Returning to an office can feel intimidating when COVID-19 is still a widespread pandemic. While post-COVID office furniture can make a significant difference in how employees navigate a new office floor plan and remain focused and productive, there are also common sense steps employers and staff can take to safely establish a “new normal.”
Coronavirus cases are still making the headlines and impacting the way we think about work for the at least the next year. There are ways to ensure the safety of your health and protective methods you can implement for employees using social distancing office furniture and best social practices. While there’s no guarantee you won’t catch Coronavirus, the following techniques can help lower you remain healthy and lower your risk of infection.
A Common Sense Guide for Returning to the Post COVID-19 Workplace
It’s all about vigilance and preparation using a customized management system. Make sure employees and leadership are on the same page by distributing guidelines well in advance so everyone can prepare. Buffering in extra daily time for health checks and space to complete tasks will definitely help in lowering overall stress levels.
- Socialize…at a Distance.
It’s strongly recommended by global health officials to maintain a distance of six feet between staff. Your business can increase or create the recommended distance by moving around workstations, implementing flexible COVID screens, using special post-COVID office furniture, and directing traffic and establishing signage.
- Do a Temperature Check at the Entrance.
One of the individual symptoms of COVID-19 is a temperature reading above 100.4° F. Be sure that managers or office screeners who are conducting temp checks are properly protected using protective screens and maintain social distancing of six feet if employees are screening themselves.
- Set Up Plenty of Hand Sanitizing Stations.
Providing access to hand sanitizing stations throughout the workplace will help remind employees to consistently keep their hands clean. Each employee should be responsible for using an approved hand sanitizer for personal use or use the office stations on a regular basis before touching their faces.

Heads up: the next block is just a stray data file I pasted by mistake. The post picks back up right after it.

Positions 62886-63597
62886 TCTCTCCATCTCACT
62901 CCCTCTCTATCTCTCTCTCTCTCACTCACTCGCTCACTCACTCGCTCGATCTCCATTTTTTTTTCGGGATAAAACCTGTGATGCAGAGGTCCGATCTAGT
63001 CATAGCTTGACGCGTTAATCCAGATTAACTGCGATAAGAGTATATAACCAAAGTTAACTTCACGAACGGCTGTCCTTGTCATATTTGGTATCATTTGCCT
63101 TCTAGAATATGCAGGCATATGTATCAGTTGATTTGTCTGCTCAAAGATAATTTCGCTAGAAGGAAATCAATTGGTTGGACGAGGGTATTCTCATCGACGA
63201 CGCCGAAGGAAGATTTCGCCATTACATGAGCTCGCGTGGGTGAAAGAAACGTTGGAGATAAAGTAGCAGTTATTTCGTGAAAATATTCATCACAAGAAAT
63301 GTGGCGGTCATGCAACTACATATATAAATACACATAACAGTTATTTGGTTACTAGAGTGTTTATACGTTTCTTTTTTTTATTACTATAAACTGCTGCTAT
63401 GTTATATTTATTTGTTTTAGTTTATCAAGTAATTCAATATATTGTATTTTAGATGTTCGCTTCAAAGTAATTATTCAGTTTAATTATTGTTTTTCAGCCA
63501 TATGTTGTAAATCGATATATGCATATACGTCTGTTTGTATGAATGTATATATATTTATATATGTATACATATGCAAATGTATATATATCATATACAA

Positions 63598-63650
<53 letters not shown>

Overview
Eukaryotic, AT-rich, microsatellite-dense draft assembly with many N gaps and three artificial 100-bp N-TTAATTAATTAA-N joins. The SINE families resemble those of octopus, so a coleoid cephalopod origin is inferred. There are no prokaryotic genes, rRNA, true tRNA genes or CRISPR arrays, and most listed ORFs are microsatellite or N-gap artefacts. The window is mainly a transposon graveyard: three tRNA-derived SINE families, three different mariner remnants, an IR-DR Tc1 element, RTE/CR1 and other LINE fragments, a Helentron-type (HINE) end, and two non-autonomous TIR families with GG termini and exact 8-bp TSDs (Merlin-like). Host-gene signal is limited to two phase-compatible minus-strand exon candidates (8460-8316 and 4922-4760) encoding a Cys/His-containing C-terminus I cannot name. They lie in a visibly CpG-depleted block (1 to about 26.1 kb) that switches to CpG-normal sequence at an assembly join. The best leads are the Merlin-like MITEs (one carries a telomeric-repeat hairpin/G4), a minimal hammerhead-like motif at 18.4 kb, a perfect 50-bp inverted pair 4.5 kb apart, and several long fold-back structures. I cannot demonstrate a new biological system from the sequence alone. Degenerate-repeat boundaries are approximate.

- Deep Cleaning is a Must.
To prevent spread of infectious diseases–including the common cold and flu–it’s simply best practice to establish a deep cleaning routine with your staff, managers or janitorial team so that surfaces and common areas are cleaned and disinfected at least once per day.
- Establish Mask Requirements Aligned With Local Regulations.
Chances are, your local or state authorities require businesses and their employees to wear masks and even provide appropriate face coverings for employees that don’t have one or who forget their mask at home. Hold orientation sessions with employees on how to correctly wear a mask, areas where they can remove their masks (such as the employee lunch or lounge tables, or at their personal workstation) if they are allowed to do so, and ways to communicate with peers while wearing masks.
Educate Employees and Supervisors About Steps They Can Take to Protect Themselves at Work
Employees and supervisors can take responsibility for their own health outside the work place to ensure public safety when they’re on site for work. There are some recommended additional measures each person can take, or employers can implement to prioritize health and wellness:
- Each employee can take their own temperature before leaving for work and alerting managers before going into work.